Re: Code of Conduct and Foundation membership

    We wanted Gnome to be a free software stack, and that was our 
    requirement.  Gnome itself was assembled out of the available
    components plus the requirements of the community that emerged early on.

GNOME was made out of available components and new components.  In
particular, we discussed plans for new libraries, and decided how to
license them.

We didn't include Red Hat in that discussion, since it was a GNU
Project matter.  However, from what you said, the decision we made
for free software reasons would also have satisifed what Red Hat wanted
for its GNU/Linux distribution.

       The individual pieces of Gnome are no longer just
    used by Gnome, or designed merely to be part of Gnome, they are 
    built to be reusable not only by KDE, but also by server applications, or
    mobile applications;   And they are licensed to allow proprietary developers
    to use them.  

I hope that you are making an overstatement when you claim that GNOME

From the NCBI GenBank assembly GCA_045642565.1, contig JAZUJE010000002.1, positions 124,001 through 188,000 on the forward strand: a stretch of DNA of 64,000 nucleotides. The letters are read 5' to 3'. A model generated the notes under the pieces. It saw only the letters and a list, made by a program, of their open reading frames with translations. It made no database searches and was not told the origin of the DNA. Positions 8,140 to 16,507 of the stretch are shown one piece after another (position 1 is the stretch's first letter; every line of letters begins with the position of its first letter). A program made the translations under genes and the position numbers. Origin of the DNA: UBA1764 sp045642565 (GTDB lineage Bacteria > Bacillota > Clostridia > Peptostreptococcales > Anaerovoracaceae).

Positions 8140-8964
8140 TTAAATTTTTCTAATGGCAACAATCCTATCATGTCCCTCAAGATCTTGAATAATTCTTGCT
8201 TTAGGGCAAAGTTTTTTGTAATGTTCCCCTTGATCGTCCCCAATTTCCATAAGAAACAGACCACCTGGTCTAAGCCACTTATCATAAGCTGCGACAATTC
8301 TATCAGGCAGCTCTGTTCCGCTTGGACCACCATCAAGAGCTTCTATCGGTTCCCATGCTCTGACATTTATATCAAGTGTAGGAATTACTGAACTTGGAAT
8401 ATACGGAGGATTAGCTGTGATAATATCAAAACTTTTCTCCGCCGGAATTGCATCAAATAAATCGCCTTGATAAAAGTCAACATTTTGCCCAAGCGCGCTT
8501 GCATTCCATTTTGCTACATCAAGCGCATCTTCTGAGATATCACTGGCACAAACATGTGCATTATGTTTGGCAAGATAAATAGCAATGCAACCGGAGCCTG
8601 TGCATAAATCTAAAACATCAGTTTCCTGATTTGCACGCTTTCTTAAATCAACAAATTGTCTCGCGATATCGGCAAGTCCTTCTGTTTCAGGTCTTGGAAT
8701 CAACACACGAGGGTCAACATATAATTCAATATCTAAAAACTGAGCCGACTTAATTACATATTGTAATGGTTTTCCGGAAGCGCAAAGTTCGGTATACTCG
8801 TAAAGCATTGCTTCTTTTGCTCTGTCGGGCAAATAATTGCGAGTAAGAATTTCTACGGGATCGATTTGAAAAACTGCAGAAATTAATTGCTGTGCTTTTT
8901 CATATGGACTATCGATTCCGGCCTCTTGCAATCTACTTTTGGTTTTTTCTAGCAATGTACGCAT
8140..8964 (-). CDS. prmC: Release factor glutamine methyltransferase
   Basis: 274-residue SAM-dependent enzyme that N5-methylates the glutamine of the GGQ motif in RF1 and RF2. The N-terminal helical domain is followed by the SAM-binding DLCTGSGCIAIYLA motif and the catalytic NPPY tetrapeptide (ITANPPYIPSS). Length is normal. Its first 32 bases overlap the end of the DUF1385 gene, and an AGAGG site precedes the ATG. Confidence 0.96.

has lost all influence over the licensing of components developed for
GNOME.  It would be a shame if GNOME can only drift with the current.

I also hope it is an overstatement to say that all GNOME components
have been licensed in ways that fail to give any advantage to free
software packages over proprietary software.  If true, that would mean
useful opportunities to boost other free software have been wasted.

But even if those things are true, they can be changed in the future.
GNOME can recover influence on licensing decisions.  New components
will surely be developed for GNOME, and GNOME can ask developers to
follow licensing practice designed to help the free software cause.

The motives for the policy we decided in 1997 or 1998 are still valid:
we want proprietary programs to be able to work with GNOME, and we
want to help free software developers compete technically with
proprietary software.

Thus, libraries needed for an app to work with GNOME should be
licensed so proprietary apps can use them.  Libraries that help people
develop apps, or help the apps work better, should be limited to use
within free software, so as to give our fellow free software
developers an advantage.

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